2020 In Review

It’s time for the annual retrospective. 2020 has been a crazy year and I’m not even thinking about the pandemic, the forest fires, or the US election. Let’s go over the major events in my personal and work life.


We managed to close a large funding round. The majority of the money came from a grant that I helped write. The CEO and I had to defend the case in front of a panel of six specialists, which was supposed to take place in Brussels, but due to COVID-19, we had to do it over a conference call instead. It was still an exciting experience though. We spent a few months on the application so it was very rewarding to have it come through.

One of my work-related goals for 2020 was to establish an amazing data science team. The cash infusion meant that we could finally get started on this. We hired three more people bringing the team up to a total of five people. It will be exciting to see what we can build together next year.

Like many companies, we ended up working from home for a good part of the year. Turns out that I actually prefer this over the open office. I’m happy that I got to try it out and I would like to do more of it in the future.


I became a father! This is hands down the most amazing thing to happen this year. We’ve been trying for about five years most of which included fertility treatment. After several years we decided that it was too much and that a biological child wasn’t in the cards for us and started the process of getting approved for adoption. The process was exhausting. Yet somehow in the middle of the stress and madness, we became pregnant. Our baby girl, Ada, arrived in the summer. It’s been exactly as difficult and amazing as people said it would be.

We sold our small apartment in Copenhagen and bought a house in Køge. We’ve been wanting to move there for years but ended up buying in Copenhagen last time because it seemed like the sensible thing to do. It still seemed the sensible thing this time, but every time we looked at a house in Copenhagen it felt like we were saying no to Køge rather than yes to Copenhagen. It will be exciting to see how living in Køge influences our day-to-day. I’m hoping to go for more walks along the beach and see my older brother more often. If remote work is here to stay I think we will be even happier with the choice.

One of my new year’s resolutions was to travel less. That turned out to be a trivial achievement in 2020. Another resolution was to build a video game. I got quite far – the process is documented here – but didn’t finish. Learning Unity was a lot of fun, but I can’t dedicate the time it takes right now. I hope to do more game development in 2021.

I’ve read quite a few books this year. I promised myself that I would try to read more fiction this year, but I ended up reading a lot about climate change, permaculture, and gardening. The books that have stood out the most are:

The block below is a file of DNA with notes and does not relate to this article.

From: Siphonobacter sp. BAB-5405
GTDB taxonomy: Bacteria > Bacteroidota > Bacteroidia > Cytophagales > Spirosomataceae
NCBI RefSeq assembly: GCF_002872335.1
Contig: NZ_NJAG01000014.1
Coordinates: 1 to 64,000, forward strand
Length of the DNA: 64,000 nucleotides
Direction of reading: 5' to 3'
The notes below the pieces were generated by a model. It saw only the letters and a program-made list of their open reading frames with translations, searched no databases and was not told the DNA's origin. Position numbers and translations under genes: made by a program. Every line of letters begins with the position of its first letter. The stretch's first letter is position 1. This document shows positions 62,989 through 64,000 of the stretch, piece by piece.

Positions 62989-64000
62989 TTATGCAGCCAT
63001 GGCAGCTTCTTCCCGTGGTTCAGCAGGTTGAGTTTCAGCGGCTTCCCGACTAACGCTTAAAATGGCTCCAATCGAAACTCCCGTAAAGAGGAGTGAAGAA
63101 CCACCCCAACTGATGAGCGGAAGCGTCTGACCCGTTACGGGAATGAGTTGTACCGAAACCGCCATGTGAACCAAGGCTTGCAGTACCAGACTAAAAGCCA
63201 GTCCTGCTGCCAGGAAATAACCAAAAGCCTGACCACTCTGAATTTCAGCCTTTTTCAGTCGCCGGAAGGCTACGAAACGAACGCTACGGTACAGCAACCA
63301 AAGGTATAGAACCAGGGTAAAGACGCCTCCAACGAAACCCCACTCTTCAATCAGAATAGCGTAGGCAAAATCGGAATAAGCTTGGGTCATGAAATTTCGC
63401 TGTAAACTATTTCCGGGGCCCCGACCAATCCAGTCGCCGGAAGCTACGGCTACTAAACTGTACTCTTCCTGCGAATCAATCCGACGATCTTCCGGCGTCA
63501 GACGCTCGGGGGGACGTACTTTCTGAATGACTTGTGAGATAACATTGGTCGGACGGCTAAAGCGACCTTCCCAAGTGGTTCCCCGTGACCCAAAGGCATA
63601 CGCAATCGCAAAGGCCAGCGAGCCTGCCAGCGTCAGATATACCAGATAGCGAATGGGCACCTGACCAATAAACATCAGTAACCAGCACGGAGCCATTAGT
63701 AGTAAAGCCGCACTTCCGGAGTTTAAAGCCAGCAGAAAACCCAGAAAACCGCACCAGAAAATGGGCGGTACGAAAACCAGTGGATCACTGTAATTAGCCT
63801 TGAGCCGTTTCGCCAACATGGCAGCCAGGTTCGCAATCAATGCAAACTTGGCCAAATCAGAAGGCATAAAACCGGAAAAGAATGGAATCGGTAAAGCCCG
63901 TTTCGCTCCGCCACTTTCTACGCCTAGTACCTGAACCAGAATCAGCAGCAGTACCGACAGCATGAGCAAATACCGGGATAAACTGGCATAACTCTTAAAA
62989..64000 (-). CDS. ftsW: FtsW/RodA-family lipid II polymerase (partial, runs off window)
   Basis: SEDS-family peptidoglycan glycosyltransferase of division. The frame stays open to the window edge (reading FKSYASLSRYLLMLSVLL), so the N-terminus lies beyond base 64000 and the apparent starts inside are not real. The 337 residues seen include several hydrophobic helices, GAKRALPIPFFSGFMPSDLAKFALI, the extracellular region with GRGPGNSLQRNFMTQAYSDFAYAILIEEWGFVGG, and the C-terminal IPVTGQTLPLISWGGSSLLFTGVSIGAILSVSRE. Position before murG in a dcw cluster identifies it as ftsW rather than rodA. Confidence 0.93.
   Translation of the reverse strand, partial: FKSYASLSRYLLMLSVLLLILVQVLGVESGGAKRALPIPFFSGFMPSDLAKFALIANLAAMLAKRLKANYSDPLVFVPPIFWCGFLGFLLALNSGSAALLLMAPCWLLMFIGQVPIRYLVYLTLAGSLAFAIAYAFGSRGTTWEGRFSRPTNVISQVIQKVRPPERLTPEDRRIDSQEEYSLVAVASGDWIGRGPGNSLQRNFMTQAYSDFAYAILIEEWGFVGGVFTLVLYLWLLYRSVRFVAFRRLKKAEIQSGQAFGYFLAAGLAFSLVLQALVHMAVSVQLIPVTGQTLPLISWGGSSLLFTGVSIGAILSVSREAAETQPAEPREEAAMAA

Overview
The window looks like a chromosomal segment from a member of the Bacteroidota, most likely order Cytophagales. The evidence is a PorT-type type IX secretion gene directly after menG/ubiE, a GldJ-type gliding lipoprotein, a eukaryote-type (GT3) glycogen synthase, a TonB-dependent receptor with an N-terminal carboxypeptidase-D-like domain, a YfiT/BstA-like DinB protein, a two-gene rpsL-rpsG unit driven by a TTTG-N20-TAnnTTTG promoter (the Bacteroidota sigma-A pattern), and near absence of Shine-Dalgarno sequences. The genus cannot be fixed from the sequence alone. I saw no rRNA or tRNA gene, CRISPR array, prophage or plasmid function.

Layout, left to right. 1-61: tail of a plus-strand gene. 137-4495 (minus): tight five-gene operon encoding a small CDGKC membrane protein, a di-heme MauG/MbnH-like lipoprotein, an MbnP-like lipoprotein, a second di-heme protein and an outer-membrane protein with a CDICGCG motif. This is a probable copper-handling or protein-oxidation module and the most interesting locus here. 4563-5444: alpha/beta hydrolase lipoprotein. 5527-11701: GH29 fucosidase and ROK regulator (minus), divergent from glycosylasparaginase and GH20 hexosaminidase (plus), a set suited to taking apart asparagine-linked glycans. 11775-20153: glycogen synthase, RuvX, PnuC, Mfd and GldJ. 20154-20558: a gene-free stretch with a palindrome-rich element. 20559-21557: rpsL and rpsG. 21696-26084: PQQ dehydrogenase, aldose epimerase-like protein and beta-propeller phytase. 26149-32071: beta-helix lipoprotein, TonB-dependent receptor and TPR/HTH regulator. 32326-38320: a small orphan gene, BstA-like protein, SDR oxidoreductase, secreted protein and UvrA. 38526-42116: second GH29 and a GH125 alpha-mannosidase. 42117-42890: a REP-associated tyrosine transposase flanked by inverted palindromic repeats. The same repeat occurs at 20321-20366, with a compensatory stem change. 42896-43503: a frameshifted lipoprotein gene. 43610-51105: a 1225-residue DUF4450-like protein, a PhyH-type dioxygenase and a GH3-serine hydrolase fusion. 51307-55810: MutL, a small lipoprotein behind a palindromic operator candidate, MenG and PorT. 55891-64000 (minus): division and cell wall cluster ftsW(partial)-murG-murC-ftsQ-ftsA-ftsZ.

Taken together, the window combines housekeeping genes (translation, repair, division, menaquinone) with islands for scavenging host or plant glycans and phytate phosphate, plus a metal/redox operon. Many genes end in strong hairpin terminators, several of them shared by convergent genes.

1. Lifespan by David Sinclair. This book made it seem less impossible that I might live past 100. One of the take-aways is that I have to think hard about how I plan to finance my retirement. I don’t necessarily want to live a longer life, but staying healthy for longer would be nice.
  2. Unshakable by Tony Robbins. This little book convinced me that investing in index funds is the way to go. It is the first book I’ve read by Tony which is surprising since I quite like the self-help genre.
  3. The Artist’s Way at Work by Mark Bryan, Julia Cameron & Catherine Alen. The book is about rediscovering your creativity and is filled with small exercises. I think that this might be one of the cases where you find the right book at the right time. I don’t know if I would recommend it to others or even enjoy it in five years but I really enjoyed it.
  4. The Art of Doing Science and Engineering. This book is about learning to learn. This includes how to pick which skills to learn and what research topics to pursue. I think it is a gem of a book.
  5. The Rambunctious Garden by Emma Marris. This is a good introduction to different ways of thinking about conservation efforts — it certainly changed how I think about it. I love when I come across books like this that show the complexity of thinking surrounding some topic that I knew nothing about before reading the book. The author is skeptical about the ways conservation has historically been done and spends to book explaining why and arguing for a different approach.

It still seems that non-fiction books are the ones that leave a lasting impression and change how I see the world. I’ve included a full list of the books I read in 2020 further down the page.

Next Year

Next year I will spend five months on paternity leave so it will be quite an unusual year.

  1. I want to establish a forest garden. This will take many years, but I hope to put in a lot of the foundational work in 2021.
  2. I would like to establish a habit of winter bathing. They have some nice facilities for this in Køge.
  3. I would like to learn to use the “cloud” or a remote machine. Currently most of my work happens on my local machine because I don’t know any better.
  4. I want to write more blogposts. I find that doing so boosts my creativity. I would like to do at least one blogpost that uses “scrolly-telling”, meaning relevant things appear in the margin when you scroll down the page.
  5. I want learn more about CSS and SVG.

Books read in 2020